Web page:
Copyright 2002 The International Herald Tribune |

Russian ballots offer parliament of tycoons
Steven Lee Myers/NYT
Tuesday, December 2, 2003
Big executives fill major party tickets
MOSCOW In the United States, the relationship between big business and politics may be cozy; in Russia, it is fast becoming intimate.

The nation's largest businesses - including oil giants, banks and manufacturers - not only have poured money into the parliamentary elections to be held on Sunday but also have filled party tickets with dozens of their own executives. Yukos Oil, whose former chairman, Mikhail Khodorkovsky, is in prison on charges widely viewed as politically motivated, has executives running as candidates not only for the liberal Yabloko party but also for the Communists and for United Russia, the party loyal to President Vladimir Putin.

The prosecutorial assault on Khodorkovsky - one of a cadre of wealthy businessmen known derisively here as oligarchs - has been seen as a broader assault on big business in Russia. But in fact, big business seems to be exerting greater influence in Russian politics, not less. While the popularity of Putin and United Russia appear to have been strengthened by the investigation of Khodorkovsky, the party has its own candidates from prominent companies controlled by other oligarchs. Two oil companies, TNK and Lukoil, have executives running on the party's ticket, as do Russian Aluminum and the steel giant Severstal. An analysis of United Russia's national and regional party lists by The Moscow Times showed that more than a quarter of United Russia's parliamentary candidates represented big businesses.

Perhaps to hedge its bet, TNK also has a spot on the Communist ticket, while Russian Aluminum's deputy general director is running as a candidate for the Liberal Democratic Party, led by the strident nationalist Vladimir Zhirinovsky.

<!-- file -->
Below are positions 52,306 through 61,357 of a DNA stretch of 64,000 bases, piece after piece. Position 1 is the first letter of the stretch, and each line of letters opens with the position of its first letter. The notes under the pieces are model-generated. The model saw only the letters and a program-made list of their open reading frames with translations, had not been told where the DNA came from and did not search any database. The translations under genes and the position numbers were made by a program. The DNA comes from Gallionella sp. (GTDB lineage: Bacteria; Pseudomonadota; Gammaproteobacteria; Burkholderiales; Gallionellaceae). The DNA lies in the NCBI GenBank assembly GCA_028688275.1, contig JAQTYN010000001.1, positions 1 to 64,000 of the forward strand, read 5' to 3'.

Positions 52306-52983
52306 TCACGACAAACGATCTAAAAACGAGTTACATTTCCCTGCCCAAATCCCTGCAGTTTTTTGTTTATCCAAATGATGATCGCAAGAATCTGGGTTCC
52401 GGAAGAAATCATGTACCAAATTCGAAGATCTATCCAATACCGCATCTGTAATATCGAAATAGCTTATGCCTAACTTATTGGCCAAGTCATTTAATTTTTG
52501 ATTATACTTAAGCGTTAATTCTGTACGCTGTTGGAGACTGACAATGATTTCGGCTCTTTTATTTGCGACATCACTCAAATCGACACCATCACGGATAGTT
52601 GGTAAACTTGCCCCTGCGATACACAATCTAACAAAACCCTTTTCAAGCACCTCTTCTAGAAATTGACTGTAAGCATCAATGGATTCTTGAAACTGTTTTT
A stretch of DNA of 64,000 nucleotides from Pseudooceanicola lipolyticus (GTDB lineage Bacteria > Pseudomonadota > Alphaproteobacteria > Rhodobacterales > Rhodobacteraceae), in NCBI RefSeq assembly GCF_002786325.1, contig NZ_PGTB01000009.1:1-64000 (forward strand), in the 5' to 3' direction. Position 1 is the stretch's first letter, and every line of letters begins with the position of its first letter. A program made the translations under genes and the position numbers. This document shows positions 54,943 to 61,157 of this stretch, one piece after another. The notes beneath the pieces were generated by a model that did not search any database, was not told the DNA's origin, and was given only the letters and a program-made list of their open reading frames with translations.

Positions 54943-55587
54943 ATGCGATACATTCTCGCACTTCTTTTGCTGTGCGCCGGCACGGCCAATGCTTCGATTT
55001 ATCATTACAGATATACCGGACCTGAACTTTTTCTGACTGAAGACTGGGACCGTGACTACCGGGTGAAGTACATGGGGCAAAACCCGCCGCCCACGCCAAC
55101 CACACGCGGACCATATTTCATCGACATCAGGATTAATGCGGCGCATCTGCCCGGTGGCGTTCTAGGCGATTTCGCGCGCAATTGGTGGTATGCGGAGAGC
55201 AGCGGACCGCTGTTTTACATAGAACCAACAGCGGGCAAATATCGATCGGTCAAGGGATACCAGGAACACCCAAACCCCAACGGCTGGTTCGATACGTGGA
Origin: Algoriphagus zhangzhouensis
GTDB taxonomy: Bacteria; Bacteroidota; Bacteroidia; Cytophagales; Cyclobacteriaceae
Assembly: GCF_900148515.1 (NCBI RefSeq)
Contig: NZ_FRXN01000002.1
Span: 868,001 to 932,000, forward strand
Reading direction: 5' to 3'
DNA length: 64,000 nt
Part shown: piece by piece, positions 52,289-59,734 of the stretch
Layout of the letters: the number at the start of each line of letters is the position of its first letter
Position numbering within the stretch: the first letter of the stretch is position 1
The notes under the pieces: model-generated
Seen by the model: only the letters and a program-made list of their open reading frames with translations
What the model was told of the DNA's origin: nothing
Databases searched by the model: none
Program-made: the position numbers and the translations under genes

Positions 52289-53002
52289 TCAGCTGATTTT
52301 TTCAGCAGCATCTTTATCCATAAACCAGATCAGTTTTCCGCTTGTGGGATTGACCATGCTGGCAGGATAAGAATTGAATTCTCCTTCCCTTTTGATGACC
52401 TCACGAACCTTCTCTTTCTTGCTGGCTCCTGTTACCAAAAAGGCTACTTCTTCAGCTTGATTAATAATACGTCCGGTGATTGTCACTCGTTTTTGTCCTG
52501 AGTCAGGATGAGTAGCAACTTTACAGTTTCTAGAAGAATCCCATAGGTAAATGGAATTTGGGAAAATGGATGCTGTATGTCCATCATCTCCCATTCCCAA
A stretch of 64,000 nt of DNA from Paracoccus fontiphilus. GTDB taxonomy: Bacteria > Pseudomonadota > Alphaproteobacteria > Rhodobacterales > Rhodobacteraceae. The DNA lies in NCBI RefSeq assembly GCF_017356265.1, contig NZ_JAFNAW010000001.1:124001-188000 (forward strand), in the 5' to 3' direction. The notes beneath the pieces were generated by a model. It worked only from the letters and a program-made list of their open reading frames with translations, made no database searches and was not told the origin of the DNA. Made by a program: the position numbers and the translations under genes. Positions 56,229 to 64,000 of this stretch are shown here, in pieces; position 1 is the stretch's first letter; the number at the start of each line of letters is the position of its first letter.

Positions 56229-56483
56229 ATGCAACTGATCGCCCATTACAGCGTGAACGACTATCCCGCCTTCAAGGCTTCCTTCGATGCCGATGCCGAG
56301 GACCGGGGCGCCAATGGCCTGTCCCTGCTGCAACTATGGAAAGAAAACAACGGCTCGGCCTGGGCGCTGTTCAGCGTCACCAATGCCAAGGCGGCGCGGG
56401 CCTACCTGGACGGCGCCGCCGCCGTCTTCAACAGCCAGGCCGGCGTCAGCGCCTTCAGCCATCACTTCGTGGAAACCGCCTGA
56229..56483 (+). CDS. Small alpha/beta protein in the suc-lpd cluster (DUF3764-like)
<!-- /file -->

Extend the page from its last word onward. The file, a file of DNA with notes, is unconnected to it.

Twelve years after the collapse of the Soviet one-party state, big business has become by far the most influential force in Russia's elections today. Besides providing money and candidates, businesses have also profoundly altered party platforms and, in some cases, turned traditional ideologies upside down. "There is not a single large company in Russia that is not involved in politics," said Boris Fyodorov, a former deputy prime minister and banker who is running for a seat from southeast Moscow and representing a small party, Russia Forward. The election Sunday, in which 23 parties are vying for all 450 seats of the lower house of Parliament, represents a critical turn for Russia and for Putin, who is universally expected to win a second term in the presidential election next March.

Although not officially a member of any party, Putin has thrown his power and popularity behind United Russia. The most recent example was on Friday, in which he said in broadcast remarks that a centrist majority led by the party was essential to the economic and bureaucratic reforms he had vowed to pursue in a second term.

Regardless of which party wins the most seats, the nation's largest companies appear certain to be well represented in the Parliament, gaining enough influence to propose or block legislation affecting corporate interests, from taxes to regulating natural resources.

Dmitri Orlov, deputy director of the Center for Political Technologies in Moscow, predicted that executives would win more than 20 percent of the Parliament's 450 seats. Another 40 percent of the seats could end up in the hands of what he called "hidden lobbyists," candidates supported by businesses to protect the interests of specific industries.